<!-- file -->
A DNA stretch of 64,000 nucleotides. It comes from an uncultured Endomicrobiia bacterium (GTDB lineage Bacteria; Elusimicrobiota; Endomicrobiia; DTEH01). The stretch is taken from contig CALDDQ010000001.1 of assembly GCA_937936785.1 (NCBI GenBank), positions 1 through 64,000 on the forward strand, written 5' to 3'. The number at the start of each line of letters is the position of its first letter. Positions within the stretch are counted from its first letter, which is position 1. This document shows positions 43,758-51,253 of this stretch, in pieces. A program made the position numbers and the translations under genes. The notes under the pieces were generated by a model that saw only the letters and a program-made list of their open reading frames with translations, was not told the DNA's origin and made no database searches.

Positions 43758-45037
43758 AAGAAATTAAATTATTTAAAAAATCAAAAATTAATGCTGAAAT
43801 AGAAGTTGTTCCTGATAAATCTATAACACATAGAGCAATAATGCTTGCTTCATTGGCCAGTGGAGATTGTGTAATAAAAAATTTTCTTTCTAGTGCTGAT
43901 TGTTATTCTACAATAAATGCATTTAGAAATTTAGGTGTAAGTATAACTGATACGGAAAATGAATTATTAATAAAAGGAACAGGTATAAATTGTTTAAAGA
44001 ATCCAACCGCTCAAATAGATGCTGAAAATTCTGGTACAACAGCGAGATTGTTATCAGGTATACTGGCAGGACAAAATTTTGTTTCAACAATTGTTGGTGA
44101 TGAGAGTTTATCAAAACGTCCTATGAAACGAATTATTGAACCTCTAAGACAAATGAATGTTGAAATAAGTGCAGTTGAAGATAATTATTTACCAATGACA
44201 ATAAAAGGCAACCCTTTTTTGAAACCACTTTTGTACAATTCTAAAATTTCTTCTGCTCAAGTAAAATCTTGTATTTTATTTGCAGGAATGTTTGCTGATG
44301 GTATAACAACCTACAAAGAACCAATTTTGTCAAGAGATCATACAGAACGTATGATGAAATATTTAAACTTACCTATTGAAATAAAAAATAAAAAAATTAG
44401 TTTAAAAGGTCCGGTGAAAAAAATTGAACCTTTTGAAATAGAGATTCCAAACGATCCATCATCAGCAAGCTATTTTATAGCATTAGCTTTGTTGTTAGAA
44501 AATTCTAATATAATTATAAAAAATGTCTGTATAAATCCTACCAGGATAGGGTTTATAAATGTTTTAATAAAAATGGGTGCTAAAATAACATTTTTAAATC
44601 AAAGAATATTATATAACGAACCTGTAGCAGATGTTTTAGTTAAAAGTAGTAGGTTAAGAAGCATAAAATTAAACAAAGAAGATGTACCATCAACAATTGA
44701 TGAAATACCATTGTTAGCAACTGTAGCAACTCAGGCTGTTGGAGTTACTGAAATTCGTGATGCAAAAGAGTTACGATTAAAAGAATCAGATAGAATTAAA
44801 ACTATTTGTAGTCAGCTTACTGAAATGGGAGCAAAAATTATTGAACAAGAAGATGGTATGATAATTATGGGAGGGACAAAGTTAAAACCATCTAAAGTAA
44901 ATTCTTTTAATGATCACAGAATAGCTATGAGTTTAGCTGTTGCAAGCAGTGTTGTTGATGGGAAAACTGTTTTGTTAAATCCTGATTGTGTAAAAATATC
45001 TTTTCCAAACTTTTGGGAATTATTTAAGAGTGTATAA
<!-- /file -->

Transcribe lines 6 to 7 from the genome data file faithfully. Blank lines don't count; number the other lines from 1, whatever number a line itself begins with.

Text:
44001 ATCCAACCGCTCAAATAGATGCTGAAAATTCTGGTACAACAGCGAGATTGTTATCAGGTATACTGGCAGGACAAAATTTTGTTTCAACAATTGTTGGTGA
44101 TGAGAGTTTATCAAAACGTCCTATGAAACGAATTATTGAACCTCTAAGACAAATGAATGTTGAAATAAGTGCAGTTGAAGATAATTATTTACCAATGACA